Our open letter to Conservative Party leadership candidates

An image of NFU President Minette Batters standing in a field next to a bale of hay

NFU President Minette Batters has written to both Rishi Sunak MP and Liz Truss MP, as they enter the latter stages of the Conservative Party leadership contest. Both candidates have now replied and Rishi Sunak held his hustings at NFU HQ on 19 August. We've added Liz Truss' response to this page and she will attend a virtual hustings on 1 September. 

Boris Johnson's successor as leader of the Conservative Party, and the future Prime Minister, will be announced on 5 September 2022.

NFU President Minette Batters has written to the two remaining candidates, outlining the key issues they need to tackle for British food and farming.

You can read the letter in full below.

The NFU letter to the leadership candidates

Given the agricultural constituency you represent, you already know how much British farmers matter. We provide the foundation for the country’s largest manufacturing sector, food and drink, while at the same time acting as custodians of the iconic British landscape. During the pandemic we worked around the clock as key workers to keep the nation fed, and farming is central to a thriving rural economy, as well as the country’s net zero ambitions.

With the right ingredients and in partnership with government, British farmers can deliver even more in the future. I am therefore writing on behalf of the 55,000 farmers and growers across England and Wales that the NFU represents, to set out the key priorities for our sector for the next Prime Minister.

Both the pandemic and the situation in Ukraine has highlighted just how important domestic food production is. The government’s Food Strategy, published in June, represented a clear milestone as it recognised that food production is a core part of our nation’s resilience. In order to deliver on the ambitions within the Food Strategy, the NFU wants to see food production taken seriously across Whitehall through the commitment to:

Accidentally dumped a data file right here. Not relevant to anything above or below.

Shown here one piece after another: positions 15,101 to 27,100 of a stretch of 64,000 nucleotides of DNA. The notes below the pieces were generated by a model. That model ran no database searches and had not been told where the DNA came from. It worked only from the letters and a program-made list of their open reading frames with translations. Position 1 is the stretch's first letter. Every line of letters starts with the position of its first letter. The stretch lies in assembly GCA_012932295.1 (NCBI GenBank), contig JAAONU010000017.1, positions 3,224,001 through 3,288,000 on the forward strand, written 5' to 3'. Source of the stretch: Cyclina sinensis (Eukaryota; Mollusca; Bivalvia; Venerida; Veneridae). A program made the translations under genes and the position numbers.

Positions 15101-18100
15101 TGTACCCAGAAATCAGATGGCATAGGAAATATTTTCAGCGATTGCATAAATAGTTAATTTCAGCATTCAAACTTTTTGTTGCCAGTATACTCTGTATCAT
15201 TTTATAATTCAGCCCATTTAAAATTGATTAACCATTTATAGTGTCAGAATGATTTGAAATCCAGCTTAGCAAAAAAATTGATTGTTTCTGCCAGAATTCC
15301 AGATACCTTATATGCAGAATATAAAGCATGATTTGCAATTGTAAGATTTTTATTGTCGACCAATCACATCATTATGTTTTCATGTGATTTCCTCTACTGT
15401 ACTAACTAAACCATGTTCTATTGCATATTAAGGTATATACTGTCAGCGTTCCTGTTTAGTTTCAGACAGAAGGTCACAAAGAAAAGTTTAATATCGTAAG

1. A statutory underpinning of food production that looks to maintain current levels of self-sufficiency and food production and ensures that all government departments give due regard to the impact of policies on the country’s ability to produce food.
  2. Further refocusing of funding within the Agricultural Transition Plan towards sustainable food production, underpinned by a multiannual funding commitment.
  3. A more certain and predictable regulatory environment specifically tailored to the UK, one that manages risk while providing suitable incentives and sufficient freedom for farmers and growers to invest in their businesses and contribute to UK food security.
  4. A planning system that enables farm businesses to boost productivity and help in our collective goal to achieve net zero.
  5. An immigration system that recognises the specific needs and challenges of agriculture and horticulture in sourcing the labour it needs and provides certainty for businesses, particularly horticultural businesses where the government recognises there are huge opportunities for growth.
  6. An international trade strategy that enables agriculture to achieve the NFU’s ambition of growing our food and drink exports from 30% by 2030 and ensures that existing high animal welfare and environmental standards in the UK are not undermined by lower standard imports.

Spiralling input costs, uncertainty about future support schemes and a focus on species reintroduction at such a critical time means that farmers’ confidence about the future is low. My members will therefore be looking to you during this campaign to see what you will offer our sector and the rural areas we underpin.